The fourth of July is a special day in the history of America. It was on this day in 1776 that settlers who had been geographically in a ‘New World’ but politically subjects of an old British Guard that ruled them in tyranny codified their determination to be free in the Declaration of Independence. Over two hundred and thirty years after its inscription, the Declaration remains one of the grandest documents of political and humanitarian philosophy in the history of civilization. However, none of its content or clarity would be possible without the conscience and conviction that comes from the Holy Scriptures.
Many of the colonists had been turned off by the heavy handedness of the British Empire and of King George in particular. The King basically viewed the American colonists as sources of revenue for the mother country who were sublevel citizens of England at best. Through a series of demoralizing acts, England’s Sovereign along with a consenting parliament alienated the American colonies and the cry of ‘no taxation without representation’ began to rise among the settlers of the New World. Still, while many if not most wanted to be free from British tyranny, there were many if not most who did not relish in the idea of bucking the most powerful empire on the face of the planet. (I’m reminded here of Benjamin Franklin’s statement regarding the revolutionists, “We must all hang together or we shall surely hang separately!”)
Americans received much of the needed catalyst for revolution from the eloquent lips of Patrick Henry, a member of the Virginia House of Burgesses. On March 23, 1775, he delivered his famous ‘Give Me Liberty or Give Me Death’ speech. In this grand oratory, Henry used such biblical allusions as ‘people who have ears but don’t hear and eyes but don’t see’ to describe those opposed to fighting Britain. He said they were so concerned about their ‘temporal salvation’ in this physical life that they failed to see the higher salvation of freedom and the ‘holy’ cause of liberty which God had ordained for man. Henry appealed to the ‘God of hosts’ and to the ‘just God who presides over the destinies of nations’ to fight against the forces of tyranny represented by the repressive regime of Britain and to fight for the cause of liberty. He was convinced that the God of Holy Scriptures would be on the side of the righteous, though weak versus the tyrannical, though strong.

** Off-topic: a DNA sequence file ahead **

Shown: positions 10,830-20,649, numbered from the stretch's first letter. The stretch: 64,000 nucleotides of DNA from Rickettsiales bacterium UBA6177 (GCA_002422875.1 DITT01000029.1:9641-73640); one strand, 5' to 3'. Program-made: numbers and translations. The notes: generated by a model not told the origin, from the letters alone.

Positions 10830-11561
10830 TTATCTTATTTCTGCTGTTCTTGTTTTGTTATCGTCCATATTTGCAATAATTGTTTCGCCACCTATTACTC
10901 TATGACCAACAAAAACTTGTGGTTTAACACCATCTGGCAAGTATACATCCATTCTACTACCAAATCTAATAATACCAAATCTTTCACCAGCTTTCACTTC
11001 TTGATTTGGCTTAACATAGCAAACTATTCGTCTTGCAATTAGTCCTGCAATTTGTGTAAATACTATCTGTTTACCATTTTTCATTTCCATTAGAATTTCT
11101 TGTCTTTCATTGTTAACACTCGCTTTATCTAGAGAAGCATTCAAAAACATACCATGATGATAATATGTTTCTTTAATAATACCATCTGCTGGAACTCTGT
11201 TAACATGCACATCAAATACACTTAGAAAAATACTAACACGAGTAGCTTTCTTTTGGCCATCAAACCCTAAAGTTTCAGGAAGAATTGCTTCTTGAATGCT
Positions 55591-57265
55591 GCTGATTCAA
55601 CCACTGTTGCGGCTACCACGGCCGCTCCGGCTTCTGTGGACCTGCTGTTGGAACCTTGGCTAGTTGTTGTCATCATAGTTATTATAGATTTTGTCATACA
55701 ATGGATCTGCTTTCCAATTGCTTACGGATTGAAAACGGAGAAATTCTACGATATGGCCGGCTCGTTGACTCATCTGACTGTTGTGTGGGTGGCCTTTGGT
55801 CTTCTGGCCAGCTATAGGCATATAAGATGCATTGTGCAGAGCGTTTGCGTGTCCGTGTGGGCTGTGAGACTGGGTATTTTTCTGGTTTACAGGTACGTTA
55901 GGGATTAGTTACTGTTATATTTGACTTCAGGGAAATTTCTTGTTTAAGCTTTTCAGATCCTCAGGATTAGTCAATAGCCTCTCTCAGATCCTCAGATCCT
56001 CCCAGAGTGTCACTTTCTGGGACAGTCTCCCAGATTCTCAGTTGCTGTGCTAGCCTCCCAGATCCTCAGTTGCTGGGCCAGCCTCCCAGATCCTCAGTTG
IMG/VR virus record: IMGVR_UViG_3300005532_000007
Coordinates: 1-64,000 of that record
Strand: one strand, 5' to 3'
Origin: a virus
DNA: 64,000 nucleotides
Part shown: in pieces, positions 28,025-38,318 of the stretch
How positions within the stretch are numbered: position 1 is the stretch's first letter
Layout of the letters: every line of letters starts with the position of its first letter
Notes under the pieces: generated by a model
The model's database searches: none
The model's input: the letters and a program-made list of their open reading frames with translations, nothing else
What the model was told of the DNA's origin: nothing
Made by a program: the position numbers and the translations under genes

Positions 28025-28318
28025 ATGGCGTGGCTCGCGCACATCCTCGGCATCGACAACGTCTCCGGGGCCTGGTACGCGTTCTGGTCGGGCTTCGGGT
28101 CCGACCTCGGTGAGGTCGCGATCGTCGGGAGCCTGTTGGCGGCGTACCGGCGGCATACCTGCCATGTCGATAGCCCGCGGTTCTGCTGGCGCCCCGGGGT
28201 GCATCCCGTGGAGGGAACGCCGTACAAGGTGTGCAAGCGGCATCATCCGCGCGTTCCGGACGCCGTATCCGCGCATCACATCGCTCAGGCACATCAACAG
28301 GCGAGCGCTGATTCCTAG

This oratorical spark would give rise to a conflagration for freedom. In June of 1776 the Continental Congress appointed a five man committee (Thomas Jefferson, Benjamin Franklin, John Adams, Roger Sherman, and Robert Livingston) to author a document that would delineate the grievances against Britain and declare a severing of the relationship between the American colonies and the mother country. All five men would provide valuable input, but they chose Jefferson as the one who would be responsible for the final draft. He worked hard on the document for two weeks but his first draft was rejected by the others because they did not see it as adequately reflecting the deeply held religious convictions of the colonists. Mind you, Jefferson had included such statements as the idea that Americans were subject to ‘the laws of Nature and of Nature’s God’, but the committee felt it still needed a more theistic (God-centered) tone. (Note: many scholars espouse the idea thatJeffersonwas not a Christian, and it is true that of the founding fathers he and Franklin are the two whose Christianity is most up for debate. Yet, that being said, Jefferson, who is also credited with the ‘separation of church and state’ idea that has been so misrepresented in today’s society, went to Christian church services held in the Capitol building every Sunday and supplied the services with paid government musicians to assist in worship during his presidency.)